“The World Without Us” is an anti-human screed

Since deciding that environmentalism poses the greatest threat to Western civilization and taking on this project, I have taken an interest in many things related to the environmentalist movement. Including the philosophy of environmentalism itself. One book I decided to read is Alan Weisman’s 2007 award-winning and best selling book The World Without Us.

Environmentalist organizations and their activists collectively believe that almost every aspect of human life harms the environment. From driving, to consuming meat,to turning on our computers and televisions, to having children and even flatulence, environmentalists have taken this logic to its irrational conclusion that human existence is evil. It is this insane rationale that is the overall theme of Alan Weisman’s book in which he examines how nature would react if humans suddenly disappeared.

Weisman describes how cities and towns would become wastelands, our dogs and other domesticated animals will be eradicated by nature’s new predators. The new world will be great for insect populations since without humans around pesticides will no longer exist. Generally, Mr. Weisman writes about the persistant pressure we humans allegedly put on nature. In the latter part of his book, Weisman thinks human extinction will take 100,000 years, or more, due to barometrical carbon dioxide (i.e. Co2) to return to preindustrial levels.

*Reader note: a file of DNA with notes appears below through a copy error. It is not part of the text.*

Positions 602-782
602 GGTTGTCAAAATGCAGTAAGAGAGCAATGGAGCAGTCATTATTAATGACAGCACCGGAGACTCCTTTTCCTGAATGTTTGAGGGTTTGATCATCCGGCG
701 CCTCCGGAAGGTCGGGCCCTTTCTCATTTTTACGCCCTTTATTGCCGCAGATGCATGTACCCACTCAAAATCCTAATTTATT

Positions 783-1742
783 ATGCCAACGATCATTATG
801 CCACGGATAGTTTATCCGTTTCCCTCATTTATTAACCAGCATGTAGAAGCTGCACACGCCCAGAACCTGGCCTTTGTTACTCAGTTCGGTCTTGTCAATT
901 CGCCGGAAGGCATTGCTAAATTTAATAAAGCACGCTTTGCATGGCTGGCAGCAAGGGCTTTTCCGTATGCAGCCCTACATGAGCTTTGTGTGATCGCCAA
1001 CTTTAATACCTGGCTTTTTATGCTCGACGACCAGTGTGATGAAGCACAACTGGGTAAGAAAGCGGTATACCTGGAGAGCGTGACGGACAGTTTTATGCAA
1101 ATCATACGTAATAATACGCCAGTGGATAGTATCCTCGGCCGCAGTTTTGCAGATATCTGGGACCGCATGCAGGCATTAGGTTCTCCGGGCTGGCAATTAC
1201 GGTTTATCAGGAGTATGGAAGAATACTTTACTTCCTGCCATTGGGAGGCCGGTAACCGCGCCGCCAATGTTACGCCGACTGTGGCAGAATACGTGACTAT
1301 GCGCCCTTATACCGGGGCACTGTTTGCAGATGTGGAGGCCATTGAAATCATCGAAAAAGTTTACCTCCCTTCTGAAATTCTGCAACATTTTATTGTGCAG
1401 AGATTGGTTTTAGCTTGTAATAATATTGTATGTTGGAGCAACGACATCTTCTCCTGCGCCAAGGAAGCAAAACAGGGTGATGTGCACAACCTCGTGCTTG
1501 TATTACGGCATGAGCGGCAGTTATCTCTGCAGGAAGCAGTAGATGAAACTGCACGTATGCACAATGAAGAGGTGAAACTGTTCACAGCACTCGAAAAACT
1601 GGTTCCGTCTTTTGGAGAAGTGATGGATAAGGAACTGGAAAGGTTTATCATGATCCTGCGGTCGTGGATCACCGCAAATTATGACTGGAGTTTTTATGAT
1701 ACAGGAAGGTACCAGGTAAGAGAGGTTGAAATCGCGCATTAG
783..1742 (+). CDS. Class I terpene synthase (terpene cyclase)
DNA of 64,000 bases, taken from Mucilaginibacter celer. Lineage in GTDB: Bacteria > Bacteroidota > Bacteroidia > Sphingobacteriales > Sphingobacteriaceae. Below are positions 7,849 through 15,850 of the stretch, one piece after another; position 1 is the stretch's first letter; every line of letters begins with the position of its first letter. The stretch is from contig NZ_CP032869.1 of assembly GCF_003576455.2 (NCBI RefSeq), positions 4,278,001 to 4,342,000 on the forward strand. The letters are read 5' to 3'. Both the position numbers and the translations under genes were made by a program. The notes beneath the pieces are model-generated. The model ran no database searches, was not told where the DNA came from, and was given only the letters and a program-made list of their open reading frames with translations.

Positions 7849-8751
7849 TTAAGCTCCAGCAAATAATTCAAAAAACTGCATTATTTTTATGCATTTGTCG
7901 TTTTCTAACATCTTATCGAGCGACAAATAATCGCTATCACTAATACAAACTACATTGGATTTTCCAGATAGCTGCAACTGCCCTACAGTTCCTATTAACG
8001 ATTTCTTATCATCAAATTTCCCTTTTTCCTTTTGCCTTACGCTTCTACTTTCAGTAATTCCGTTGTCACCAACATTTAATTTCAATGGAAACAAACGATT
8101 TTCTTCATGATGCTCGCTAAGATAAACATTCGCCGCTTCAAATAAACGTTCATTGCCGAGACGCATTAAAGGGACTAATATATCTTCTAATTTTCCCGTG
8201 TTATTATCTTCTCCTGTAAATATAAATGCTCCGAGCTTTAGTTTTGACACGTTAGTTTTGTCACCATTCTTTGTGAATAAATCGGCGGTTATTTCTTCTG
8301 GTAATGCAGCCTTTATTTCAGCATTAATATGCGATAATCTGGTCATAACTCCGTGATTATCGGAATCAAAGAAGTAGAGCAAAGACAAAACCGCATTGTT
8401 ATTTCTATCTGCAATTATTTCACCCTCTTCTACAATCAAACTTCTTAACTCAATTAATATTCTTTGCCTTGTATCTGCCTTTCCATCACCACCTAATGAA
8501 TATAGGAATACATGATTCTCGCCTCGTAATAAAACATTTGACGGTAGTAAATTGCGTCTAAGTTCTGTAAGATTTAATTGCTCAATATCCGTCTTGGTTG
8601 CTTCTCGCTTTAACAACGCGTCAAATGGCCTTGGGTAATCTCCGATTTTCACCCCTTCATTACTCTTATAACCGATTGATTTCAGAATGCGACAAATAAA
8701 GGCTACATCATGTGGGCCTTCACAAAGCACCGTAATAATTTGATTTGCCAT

All of what is encompassed in The World Without Us demonstrates what environmentalism is all about: an anti-human ideology hostile to all forms of human advancement and progress in the name of sacrificing mankind on Gaia’s altar. Such a macabre, anti-human screed would certainly appeal to the most hardcore of environmentalists but what is curious is why it did so well sales-wise despite its obvious apocalyptic vision. For me it was to confirm an idea I had about the book when I first saw it on bookstore shelves in 2007.

Like any other civilization, what is seen today could go the way of civilizations past. I am inclined to think not, but one thing is for certain the planet will go on without humans if homo sapiens were to go extinct. It is abundantly clear that publications, like Weisman’s book, and statements made by high-profile environmentalist activists and groups that the endgame of the environmentalist movement is a world without us. This book gives insight into the apocalyptic, pessimist vision green groups advocate for mankind.